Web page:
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Is the death of the password near?

In news that really isn’t news, we’re really bad at passwords, and we hate them. Sorry, but it’s nothing personal … it’s just what the research shows. In a new survey entitled “Businesses Should Begin Preparing for the Death of the Password,” 2,000 U.S. and 2,000 U.K. adults were asked questions about their online security practices. The results? Not so great.

According to the survey, conducted by OnePoll and sponsored by customer identity management provider Gigya, only 16 percent of consumers maintain a unique password for each online account. That means that the vast majority of us are reusing the same string over and over again, so if one account is compromised, we’re in some serious hot water.

And compromised they are — over 25 percent of respondents said they’d experienced a digital breach in the last 12 months, which is likely due to our penchant for creating passwords like “password,” “1234,” or using names or birthdays to secure vital information.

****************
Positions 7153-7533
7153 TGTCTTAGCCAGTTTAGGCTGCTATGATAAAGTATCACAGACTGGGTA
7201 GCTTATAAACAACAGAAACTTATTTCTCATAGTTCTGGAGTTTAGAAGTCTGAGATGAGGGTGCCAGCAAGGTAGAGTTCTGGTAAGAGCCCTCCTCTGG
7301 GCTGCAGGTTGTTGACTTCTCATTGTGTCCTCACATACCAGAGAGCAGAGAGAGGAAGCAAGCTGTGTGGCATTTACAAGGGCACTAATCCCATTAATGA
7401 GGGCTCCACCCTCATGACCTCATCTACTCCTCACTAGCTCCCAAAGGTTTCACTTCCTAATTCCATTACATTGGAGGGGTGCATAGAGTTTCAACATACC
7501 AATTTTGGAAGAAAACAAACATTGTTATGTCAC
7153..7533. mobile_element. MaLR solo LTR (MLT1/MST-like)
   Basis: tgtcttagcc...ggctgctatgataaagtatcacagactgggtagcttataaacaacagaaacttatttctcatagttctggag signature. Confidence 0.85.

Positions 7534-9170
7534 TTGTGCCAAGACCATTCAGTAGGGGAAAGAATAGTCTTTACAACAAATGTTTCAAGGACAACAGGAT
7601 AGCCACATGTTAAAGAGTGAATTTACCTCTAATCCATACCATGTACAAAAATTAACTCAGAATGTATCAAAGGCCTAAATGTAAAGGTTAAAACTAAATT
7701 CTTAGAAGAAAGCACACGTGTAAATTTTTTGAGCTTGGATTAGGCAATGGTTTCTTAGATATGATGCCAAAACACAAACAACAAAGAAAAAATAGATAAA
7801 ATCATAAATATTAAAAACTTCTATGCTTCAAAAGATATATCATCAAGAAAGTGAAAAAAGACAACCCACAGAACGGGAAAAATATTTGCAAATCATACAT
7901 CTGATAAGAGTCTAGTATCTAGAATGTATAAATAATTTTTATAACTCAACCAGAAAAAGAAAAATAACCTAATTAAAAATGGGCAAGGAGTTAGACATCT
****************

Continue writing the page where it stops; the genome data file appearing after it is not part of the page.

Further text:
Surprisingly, the worst demographic in terms of online security practices is the one that should know best — millennials, who grew up with the internet, were found to be the most unsafe password creators. While 42 percent of Generation Xers and 53 percent of baby boomers create secure passwords, only 33 percent of millennials could boast to doing the same. And millennials have also experienced a greater number of security breaches in the last year, with 35 percent reporting some sort of security breakdown recently.

So what’s the solution? For many, passwords seem like antiquated technology. Indeed, 52 percent of all respondents said they would rather log into online accounts using modern authentication methods such as biometrics (fingerprint scanning, voice recognition, facial recognition, or iris scanning) or two-factor authentication. Moreover, 80 percent of consumers said they believed biometric authentication to be more secure than traditional usernames and passwords, and almost half of millennial respondents claimed to have already used at least one form of biometric authentication.

“Within the next 10 years, traditional passwords will be dead as an authentication form,” said Patrick Salyer, CEO of Gigya. “Consumer-focused brands require modern customer identity management infrastructures that support newer, more secure authentication methods, such as biometrics. Businesses that are already using advanced authentication methods demonstrate increased customer registration and engagement while enjoying greater login convenience and security.”